Should I close after popen??

David Bolen db3l at
Fri Mar 30 23:57:35 CEST 2001

pinard at (=?iso-8859-1?q?Fran=E7ois?= Pinard) writes:

> As it was pointed on this list quite a while ago, Python has no language
> definition per itself.  It is rather defined by the documentation of its
> main implementation.  It is true that the documentation of (C)Python does
> not commit it on the particular issue above, and this is why I checked
> with this list before starting to firmly rely on this feature, in real code.

Except that Python (the language) does have a Language Reference,
which does a reasonably good job of defining the language, sans
implementation, along with some implementation notes.  In particular,
section 3.1 talks about finalization and garbage collection as
implementation specific, and even "strongly" recommends using methods
such as close() on objects that involved external resources.

Clearly CPython has some deterministic behavior in this respect, which
has a low probability of changing at this point, and taking advantage
of that is just fine, as long as there's clarity on what the
dependence is, which is important in forum discussions such as this.

> In the meantime, I think we might continue to safely define Python as per
> (C)Python, rather than by the intersection of Jython and Python.  I do know
> that if I ever move from Python to Jython, I'll have to revise many things
> in my code, but until then, I prefer to be as clean and legible as possible.

I think "Python" should be defined as Python, and in discussions about
implementation issues, it's perfectly valid to base decisions on an
implementation such as CPython or JPython/Jython if one is willing to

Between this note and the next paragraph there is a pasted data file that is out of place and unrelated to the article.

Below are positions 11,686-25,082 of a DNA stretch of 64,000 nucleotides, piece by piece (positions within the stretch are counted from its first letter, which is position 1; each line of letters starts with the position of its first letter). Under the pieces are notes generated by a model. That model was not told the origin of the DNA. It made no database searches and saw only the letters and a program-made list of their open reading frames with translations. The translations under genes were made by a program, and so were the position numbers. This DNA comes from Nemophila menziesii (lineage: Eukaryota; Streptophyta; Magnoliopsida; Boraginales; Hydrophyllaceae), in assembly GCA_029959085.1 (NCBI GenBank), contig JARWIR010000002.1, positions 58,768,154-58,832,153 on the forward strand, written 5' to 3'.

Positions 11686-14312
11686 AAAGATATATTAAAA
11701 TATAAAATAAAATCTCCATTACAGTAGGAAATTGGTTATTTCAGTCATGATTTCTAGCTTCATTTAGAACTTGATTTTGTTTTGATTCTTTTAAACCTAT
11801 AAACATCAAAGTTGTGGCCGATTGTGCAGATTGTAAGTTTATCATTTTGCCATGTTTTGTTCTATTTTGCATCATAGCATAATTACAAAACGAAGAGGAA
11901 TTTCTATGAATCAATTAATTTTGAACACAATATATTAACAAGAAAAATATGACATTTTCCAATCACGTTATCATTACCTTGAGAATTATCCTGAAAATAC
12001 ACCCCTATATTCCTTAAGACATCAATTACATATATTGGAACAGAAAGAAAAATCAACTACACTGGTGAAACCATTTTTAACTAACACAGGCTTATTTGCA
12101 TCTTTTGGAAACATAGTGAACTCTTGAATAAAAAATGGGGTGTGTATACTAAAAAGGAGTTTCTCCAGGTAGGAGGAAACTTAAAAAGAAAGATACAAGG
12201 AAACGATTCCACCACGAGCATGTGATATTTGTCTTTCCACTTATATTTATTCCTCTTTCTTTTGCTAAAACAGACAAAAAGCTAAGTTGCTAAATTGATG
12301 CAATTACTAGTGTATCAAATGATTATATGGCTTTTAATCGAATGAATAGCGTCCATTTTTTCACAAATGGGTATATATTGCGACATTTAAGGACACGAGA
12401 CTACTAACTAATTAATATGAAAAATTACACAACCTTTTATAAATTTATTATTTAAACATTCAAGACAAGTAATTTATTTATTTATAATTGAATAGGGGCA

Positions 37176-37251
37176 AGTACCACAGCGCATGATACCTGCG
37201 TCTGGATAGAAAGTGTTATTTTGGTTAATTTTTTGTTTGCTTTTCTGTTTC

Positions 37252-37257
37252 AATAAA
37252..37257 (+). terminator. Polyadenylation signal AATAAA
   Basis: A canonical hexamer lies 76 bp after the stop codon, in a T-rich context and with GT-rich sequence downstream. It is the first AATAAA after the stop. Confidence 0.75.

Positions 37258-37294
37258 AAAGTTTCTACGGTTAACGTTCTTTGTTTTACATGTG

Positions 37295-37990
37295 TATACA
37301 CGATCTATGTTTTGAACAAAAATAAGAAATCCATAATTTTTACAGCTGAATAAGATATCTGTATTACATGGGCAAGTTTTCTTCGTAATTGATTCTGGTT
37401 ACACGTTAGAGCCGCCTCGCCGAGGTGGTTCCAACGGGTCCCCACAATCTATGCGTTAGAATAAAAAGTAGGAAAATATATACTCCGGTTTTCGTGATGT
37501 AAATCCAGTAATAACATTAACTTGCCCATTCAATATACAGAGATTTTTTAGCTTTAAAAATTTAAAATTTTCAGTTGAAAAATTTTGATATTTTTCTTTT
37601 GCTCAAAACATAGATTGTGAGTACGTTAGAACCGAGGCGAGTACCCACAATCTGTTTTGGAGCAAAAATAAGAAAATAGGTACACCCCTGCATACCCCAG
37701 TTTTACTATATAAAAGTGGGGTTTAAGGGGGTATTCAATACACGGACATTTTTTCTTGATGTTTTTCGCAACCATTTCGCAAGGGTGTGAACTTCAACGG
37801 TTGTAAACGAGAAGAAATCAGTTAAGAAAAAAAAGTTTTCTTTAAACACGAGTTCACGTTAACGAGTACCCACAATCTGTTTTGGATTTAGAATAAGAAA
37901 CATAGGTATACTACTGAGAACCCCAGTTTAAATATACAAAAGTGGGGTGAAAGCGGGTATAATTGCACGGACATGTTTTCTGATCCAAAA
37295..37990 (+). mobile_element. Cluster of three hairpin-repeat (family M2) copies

have implementation-dependent code.  I guess perhaps my point was
somewhat pedantic, but in a discussion about implementation dependent
items, I think it's best to be clear on naming the implementations.

> The close *is* properly done.  This is guaranteed by the fact I do not
> keep any reference to the file.  On the first example, the close is done
> before proceeding with the next Python instruction.  On the second example,
> the close is done even before the first "process(line)" is executed.

In current CPython yes, but not guaranteed by Python the language (per
the reference which is very clear on that fact).

> About errors, shouldn't we just rely on the fact that they raise exceptions,
> automatically?  One of the beauties of Python, compared to C or Perl, is that
> errors are always trapped and handled by the system, when not by the user.

Except that if the finalization was postponed, that exception might
crop up in the strangest place (assuming it was propagated up at all).

But aren't exceptions that occur as part of finalization suppressed?
Assuming that the internal file type works similarly to Python code
objects, where exceptions are definitely suppressed in __del__
processing (see language reference section 3.3.1, under the Warning:
note for __del__).

> So, we have all guarantees that the data got written to the logfile, given
> the script does not fail with an I/O error.  Errors on implicit close will
> also be properly detected.  So, there is no need to feel uncomfortable! :-)

Just as an FYI, but that's not true in CPython.  The close that is
done during object deallocation ignores any error codes, unlike that
done in response to a close() method call.  This is true in at least
1.5.2 and 2.x which I had source around for.  So errors on implicit
closes will be silently ignored.

Note that I'm definitely not trying to force a certain comfort level
on yourself - you have the right to feel as comfortable or
uncomfortable depending on implementation-specific behavior as you
like :-)

But at the same time, I think it's worth pointing out the risks in
such dependence (note your assumption about exceptions), since it's up
to each developer to make that risk/ease tradeoff.

For me, while I may make the trade-off with read-only operations, I
don't think I'd do it if I were writing.  And even for reading, for
best use of resources in the most portable way, explicit close() is

-- David
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